Score: 5/5

Functionality: This piece looks to be made out of 100% cotton, and not of polyester like you would expect from a soccer kit designed to function on the pitch. It’s probably best to wear these off the pitch, perhaps to attend a Germany match from the stands. But Fokohaela is not here to design dope kits to be worn on the pitch anyways, you certainly can if you want to, but that doesn’t strike me as their ultimate goal.

Score: 4/5

Uniqueness: This is a new category for this week, replacing the former Wearability category. What attracts me towards one streetwear brand over another is how different they are from what’s being saturated in the market these days. I like streetwear when I’m wearing something that not everyone else is, not because it’s something that everyone is rocking to ride the hype. That being said, this piece stands out from a lot of what’s out right now with attention to details and history, and gets a high rating for its uniqueness like a lot of Fokohaela’s pieces.

Score: 5/5

Details: There are a lot of details in this kit, starting with the different logos and German sponsors that’s being mixed into the traditional German jersey design. Logos remixed to the shirt includes Swoosh football, Swoosh footwear label, Mercurial, Air Max 360, Tuned, ACG, Benzo, Fritz-Kola Bitburger, and AMG. The shirt also includes Fe and C from the periodic table to resemble the German nerves of steel that they so often display with their dominance on the field during clutch moments.

Score: 5/5

The “Deutschland Vermischt” shirt is yet to be released to the public, but make sure you follow @fokohaela for updates as well as their online shop.


Google “ocean plastic” and you’ll be taken down a disturbing wormhole of images of whales that starved and died from plastic ingestion, trash-riddled waves, and something called the Great Pacific Garbage Patch. You don’t have to be an internet sleuth to figure out that plastic pollution in the oceans is a serious problem. Parley for the Oceans is looking for ways to combat the problems facing our oceans. From their website, “Parley is the space where creators, thinkers, and leaders come together to raise awareness for the beauty and fragility of our oceans and collaborate on projects that can end their destruction.”

Parley for the Oceans is looking for ways to combat the problems facing our oceans. From their website, “Parley is the space where creators, thinkers, and leaders come together to raise awareness for the beauty and fragility of our oceans and collaborate on projects that can end their destruction.”

Parley has already partnered with adidas on a number of sneakers made from repurposed ocean plastic and even collaborated with MLS last year creating kits for four clubs made from technical yarns using Parley Ocean Plastic.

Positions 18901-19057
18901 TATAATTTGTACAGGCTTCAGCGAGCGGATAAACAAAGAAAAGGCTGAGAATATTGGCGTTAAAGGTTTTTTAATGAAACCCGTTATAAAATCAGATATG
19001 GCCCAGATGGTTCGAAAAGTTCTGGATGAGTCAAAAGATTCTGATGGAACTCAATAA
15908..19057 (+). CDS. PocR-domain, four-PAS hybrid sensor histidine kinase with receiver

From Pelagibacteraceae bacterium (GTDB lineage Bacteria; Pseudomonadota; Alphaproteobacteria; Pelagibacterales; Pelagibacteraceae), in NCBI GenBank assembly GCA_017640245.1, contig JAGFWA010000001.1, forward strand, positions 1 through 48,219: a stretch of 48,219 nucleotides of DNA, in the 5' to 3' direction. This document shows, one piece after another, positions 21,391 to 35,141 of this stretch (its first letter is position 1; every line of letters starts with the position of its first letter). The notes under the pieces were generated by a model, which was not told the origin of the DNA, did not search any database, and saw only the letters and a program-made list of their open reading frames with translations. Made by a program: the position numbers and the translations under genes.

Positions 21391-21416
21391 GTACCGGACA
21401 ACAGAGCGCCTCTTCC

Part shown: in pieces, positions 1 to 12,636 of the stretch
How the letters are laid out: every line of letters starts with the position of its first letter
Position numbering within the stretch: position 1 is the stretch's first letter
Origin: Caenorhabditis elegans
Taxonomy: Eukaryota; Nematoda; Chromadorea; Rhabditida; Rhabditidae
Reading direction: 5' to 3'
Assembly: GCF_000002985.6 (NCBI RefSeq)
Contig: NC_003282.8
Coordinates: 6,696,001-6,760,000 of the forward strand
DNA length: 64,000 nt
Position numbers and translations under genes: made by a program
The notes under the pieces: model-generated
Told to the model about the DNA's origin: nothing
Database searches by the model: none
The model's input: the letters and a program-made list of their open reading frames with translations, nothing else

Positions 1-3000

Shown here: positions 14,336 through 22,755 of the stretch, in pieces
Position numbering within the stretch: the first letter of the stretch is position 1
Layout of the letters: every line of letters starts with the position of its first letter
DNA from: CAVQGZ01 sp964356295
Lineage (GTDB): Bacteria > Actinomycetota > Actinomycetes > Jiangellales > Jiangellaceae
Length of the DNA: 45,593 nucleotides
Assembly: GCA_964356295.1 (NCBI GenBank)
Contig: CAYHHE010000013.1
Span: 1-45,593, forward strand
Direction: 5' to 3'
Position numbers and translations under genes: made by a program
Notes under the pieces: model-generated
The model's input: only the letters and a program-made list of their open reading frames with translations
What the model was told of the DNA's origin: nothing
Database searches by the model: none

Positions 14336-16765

This year MLS and adidas link up with Parley once again just in time for Earth Day with an even more expansive collab. This year’s partnership, in conjunction with MLS WORKS Greener Goals, is part of the League-wide efforts on and off the field to highlight MLS’ commitment to environmental sustainability. All 23 teams will feature the adidas’ MLS Parley kits during Earth Day weekend, Friday, April 20 through Sunday, April 22. The 2018 edition comes in two colorways, non-dye and carbon, differentiating the two teams in each game.

This year’s kits maintain the classy, muted color palette employed in last year’s models. The subtle colorways devoid of major design embellishments that will be seen on all of the kits worn by MLS squads this weekend bring a sense of unity. For this weekend the attention will be shifted from individual design elements putting the focus on Parley and the great work they are doing. An added bonus of the understated kits is their accessibility and extreme wearability. It is easy to rock a gray or white shirt with pretty much any fit. Picking up the Parley kit of your favorite club is a way to keep it clean, both in terms of style and your impact on the ocean.

We applaud the work adidas has done with Parley and continues to do. Hopefully, as technology advances, we will see Parley Ocean Plastic used in more and more products. There seems to be no shortage of supply of plastic in our waters that can be repurposed for something positive. Make sure to catch an MLS match this weekend and see your favorite players rocking their environmentally conscious threads. Head over to to get a Parley x MLS kit.


To commemorate adidas Football’s release of the international away kits in March, Kicks to the Pitch mixed foreign with familiar.